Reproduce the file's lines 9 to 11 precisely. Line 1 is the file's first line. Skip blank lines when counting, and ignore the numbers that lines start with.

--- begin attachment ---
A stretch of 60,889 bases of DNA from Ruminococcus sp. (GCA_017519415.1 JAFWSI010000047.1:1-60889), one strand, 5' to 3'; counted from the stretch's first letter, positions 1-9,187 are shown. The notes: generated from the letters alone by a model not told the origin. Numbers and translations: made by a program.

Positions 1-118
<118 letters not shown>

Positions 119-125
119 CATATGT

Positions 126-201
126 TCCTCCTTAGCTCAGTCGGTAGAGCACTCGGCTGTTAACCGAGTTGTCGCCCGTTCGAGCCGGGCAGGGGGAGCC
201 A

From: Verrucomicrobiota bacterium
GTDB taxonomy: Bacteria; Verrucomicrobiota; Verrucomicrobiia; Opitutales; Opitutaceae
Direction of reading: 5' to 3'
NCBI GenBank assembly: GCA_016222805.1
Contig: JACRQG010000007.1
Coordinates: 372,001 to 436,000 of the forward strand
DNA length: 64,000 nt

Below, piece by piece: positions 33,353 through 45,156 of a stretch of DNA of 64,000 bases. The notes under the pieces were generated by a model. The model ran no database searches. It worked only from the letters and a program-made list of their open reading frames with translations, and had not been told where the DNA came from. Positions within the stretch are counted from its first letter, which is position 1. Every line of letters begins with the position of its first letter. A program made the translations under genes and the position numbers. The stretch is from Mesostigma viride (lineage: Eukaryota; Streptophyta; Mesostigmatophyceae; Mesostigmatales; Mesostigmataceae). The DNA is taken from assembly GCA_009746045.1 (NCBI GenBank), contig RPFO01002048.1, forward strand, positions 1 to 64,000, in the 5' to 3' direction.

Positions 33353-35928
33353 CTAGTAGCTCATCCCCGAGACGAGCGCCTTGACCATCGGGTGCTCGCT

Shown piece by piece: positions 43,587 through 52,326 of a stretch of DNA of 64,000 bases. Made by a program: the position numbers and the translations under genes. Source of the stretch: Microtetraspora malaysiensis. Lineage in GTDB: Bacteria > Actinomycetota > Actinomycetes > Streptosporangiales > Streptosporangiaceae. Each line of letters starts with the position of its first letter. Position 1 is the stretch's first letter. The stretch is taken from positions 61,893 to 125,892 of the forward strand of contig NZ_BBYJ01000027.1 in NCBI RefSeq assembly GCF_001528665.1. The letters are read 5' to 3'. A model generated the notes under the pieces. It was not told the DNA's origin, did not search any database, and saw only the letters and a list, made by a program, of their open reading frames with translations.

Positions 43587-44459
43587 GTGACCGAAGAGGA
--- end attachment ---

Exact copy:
From: Verrucomicrobiota bacterium
GTDB taxonomy: Bacteria; Verrucomicrobiota; Verrucomicrobiia; Opitutales; Opitutaceae
Direction of reading: 5' to 3'